Kwibohora25: How local film industry has helped in telling true stories about Rwanda

Eric Kabera, a Film producer and founder of Kwetu Film Institute speaks at a past event.

Earlier in March, when filmmaker Joel Kerekezi was announced winner of the ‘Etalon d’Or de Yennenge’ during the 2019 Pan-African Film and Television Festival (FESPACO) in Ouagadougou, Burkina Faso, his prize was a testimony of how far the Rwandan film industry has gone on the international scene.

His film, “The Mercy of the Jungle” was a major statement that the Rwandan film industry was growing bigger and better on the international stage despite challenges hindering it from progressing.

“The world has got to know the level the Rwandan film industry has reached and the cinema world continues to honour the great job done by Rwandan filmmakers. That is why our films go on to challenge at major international film festivals,” says Karekezi.

Before the Genocide, the local film industry was non-existent because all the stories about Rwanda were told by foreign filmmakers and as a result, some of the stories on the history of the Genocide, were either told in a wrong or biased context.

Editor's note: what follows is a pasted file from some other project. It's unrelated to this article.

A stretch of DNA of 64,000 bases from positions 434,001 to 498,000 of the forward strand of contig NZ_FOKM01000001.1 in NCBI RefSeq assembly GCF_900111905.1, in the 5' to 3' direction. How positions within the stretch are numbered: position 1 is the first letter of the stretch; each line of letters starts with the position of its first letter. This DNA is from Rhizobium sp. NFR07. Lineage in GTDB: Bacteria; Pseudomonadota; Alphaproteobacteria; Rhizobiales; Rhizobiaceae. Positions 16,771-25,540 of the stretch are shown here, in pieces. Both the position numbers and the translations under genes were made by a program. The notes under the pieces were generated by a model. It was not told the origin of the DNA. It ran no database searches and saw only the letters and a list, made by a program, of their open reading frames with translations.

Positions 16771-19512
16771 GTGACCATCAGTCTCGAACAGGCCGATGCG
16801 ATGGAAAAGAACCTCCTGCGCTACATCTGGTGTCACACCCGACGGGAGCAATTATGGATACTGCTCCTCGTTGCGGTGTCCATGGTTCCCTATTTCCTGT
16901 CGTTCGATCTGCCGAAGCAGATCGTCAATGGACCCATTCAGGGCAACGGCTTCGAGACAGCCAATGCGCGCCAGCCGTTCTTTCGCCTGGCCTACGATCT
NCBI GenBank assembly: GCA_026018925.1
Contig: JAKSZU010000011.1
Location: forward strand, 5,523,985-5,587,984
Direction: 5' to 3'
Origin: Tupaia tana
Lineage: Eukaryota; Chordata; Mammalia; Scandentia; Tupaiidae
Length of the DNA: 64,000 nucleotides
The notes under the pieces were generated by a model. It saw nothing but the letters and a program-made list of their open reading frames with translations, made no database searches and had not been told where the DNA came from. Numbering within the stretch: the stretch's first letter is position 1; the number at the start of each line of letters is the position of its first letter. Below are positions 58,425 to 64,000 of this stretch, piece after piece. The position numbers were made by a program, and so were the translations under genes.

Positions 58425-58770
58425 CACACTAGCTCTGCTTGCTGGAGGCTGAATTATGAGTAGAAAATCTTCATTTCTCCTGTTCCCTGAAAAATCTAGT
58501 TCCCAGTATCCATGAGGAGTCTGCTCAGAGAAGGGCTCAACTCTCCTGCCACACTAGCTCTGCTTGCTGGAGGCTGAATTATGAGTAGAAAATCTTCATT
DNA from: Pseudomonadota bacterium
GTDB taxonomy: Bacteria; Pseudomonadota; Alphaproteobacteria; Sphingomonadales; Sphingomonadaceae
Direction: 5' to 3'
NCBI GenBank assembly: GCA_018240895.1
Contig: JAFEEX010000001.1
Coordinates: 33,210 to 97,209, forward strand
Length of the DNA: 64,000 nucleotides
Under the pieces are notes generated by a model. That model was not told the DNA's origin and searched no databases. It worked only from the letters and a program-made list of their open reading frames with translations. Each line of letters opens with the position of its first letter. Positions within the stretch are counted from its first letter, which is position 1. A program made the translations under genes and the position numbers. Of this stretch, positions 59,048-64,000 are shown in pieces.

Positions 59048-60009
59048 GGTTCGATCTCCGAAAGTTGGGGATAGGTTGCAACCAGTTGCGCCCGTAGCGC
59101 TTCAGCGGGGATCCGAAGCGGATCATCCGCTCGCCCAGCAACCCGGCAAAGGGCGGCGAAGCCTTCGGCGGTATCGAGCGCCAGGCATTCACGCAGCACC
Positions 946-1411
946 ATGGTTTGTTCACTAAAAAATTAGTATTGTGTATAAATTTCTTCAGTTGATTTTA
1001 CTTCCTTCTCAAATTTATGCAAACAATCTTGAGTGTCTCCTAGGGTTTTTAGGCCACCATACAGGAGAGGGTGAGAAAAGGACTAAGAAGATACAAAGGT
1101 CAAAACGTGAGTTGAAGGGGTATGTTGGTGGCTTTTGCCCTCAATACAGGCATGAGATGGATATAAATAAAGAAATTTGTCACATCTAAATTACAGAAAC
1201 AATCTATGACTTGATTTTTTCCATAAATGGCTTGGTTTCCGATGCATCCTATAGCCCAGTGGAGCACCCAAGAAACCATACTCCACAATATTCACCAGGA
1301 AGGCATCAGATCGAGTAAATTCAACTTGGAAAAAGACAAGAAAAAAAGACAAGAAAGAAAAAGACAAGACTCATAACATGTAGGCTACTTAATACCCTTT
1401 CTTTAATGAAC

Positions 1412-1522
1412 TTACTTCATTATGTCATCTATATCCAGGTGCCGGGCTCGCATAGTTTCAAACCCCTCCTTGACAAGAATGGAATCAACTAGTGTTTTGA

The post-genocide era, however, has been a period of revelation in the film industry that saw the first film The 100 Days, by Rwandan filmmaker Eric Kabera, produced.

The title of the film is a direct reference to the length of the 1994 Genocide against the Tutsi, from April 6 until it ended on July 4, 1994.

From the beginning of the 21st century, a lot of films by young filmmakers were produced, mainly focusing on telling true stories about what the country went through.

Many films were produced including, “Sometimes in April”, “Shake Hands with the Devil”, “Keepers of Memory”, “Imfura” and “The Pardon”, to name a few.

Currently, “The 600” is trending. All these movies have stories that share with the world the truth about Rwanda’s past while also preserving the memory.